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What kind of king was Charles I?

Case study 2: Charles I as a ruler - Source 4

Simplified transcript

A petition against royal taxes from the town of Woodbridge in Suffolk, February 1627

(Catalogue ref: SP 16/55/59)

Source 4a

Please consider the reasons which they humbly offer to your Lordships to excuse them not doing what was required of them, which are as follows

First… it is a poor county town …

Secondly, they have always been charged, with the rest of the county:

For the raising of money to build the late king’s building at Newmarket;

Towards the cost of paying for his Majesty’s household;

Towards the repairing and watching of beacons;

Towards the cost of gunpowder and watchmen and the wages of soldiers and officers in the troop for all five weeks training;

Towards the store of gunpowder, matches and bullets to be provided;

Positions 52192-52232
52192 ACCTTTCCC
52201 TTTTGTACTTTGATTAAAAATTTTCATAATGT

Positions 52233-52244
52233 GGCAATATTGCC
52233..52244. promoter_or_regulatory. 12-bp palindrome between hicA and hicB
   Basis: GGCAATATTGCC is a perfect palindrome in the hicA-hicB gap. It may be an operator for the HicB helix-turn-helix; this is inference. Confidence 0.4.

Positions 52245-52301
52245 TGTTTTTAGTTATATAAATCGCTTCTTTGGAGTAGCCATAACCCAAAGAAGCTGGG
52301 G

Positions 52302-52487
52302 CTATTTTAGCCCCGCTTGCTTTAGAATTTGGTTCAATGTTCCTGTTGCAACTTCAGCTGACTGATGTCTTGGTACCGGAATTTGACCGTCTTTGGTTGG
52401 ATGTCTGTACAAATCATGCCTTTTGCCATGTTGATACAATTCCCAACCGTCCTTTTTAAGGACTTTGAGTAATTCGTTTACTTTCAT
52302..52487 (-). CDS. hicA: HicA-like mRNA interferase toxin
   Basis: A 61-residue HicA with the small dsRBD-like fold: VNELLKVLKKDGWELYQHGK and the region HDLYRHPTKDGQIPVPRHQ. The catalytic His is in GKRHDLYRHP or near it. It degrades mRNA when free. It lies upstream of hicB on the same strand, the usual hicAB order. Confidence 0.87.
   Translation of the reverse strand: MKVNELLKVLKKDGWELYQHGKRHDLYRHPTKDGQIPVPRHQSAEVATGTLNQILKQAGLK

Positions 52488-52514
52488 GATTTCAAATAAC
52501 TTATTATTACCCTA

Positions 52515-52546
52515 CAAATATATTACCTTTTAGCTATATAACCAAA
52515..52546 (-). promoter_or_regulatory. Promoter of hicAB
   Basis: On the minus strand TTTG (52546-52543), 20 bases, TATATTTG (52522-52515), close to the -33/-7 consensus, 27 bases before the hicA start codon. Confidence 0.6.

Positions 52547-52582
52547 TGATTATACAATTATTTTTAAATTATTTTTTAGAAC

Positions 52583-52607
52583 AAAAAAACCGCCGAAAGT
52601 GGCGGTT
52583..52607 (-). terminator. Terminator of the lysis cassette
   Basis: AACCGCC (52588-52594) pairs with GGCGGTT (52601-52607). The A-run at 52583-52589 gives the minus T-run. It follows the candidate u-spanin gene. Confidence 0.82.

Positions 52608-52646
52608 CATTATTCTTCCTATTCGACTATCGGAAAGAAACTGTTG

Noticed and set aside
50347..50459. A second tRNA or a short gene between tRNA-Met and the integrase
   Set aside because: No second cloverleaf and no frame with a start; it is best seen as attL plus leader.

Towards the carts, providing several tools and horses for all of them;

Towards the cost of 3000 men to march into Kent upon any warning or danger;

And 5000 men upon the coast of Suffolk and 4000 men to march to Yarmouth on similar occasions;

And towards all other costs that the county is charged with.

Source 4b

Thirdly, there are only eight or nine ship owners in the town, and those are only coal ships. The townspeople said that the shipping belongs to Newcastle, London and other far-away places. And the ship owners of Woodbridge have been held back in the last two years because their ships have been taken into his Majesty’s service (where some of them still are), to the value of at least £800, for which they have not yet received payment. …

Fourthly, the town consists of gentlemen and others who live on their land and craftsmen who have no connection to the sea. If a heavy charge is imposed on them, more than upon the countryside, they will be ready to abandon the town. Then the town will be in quite a bad state.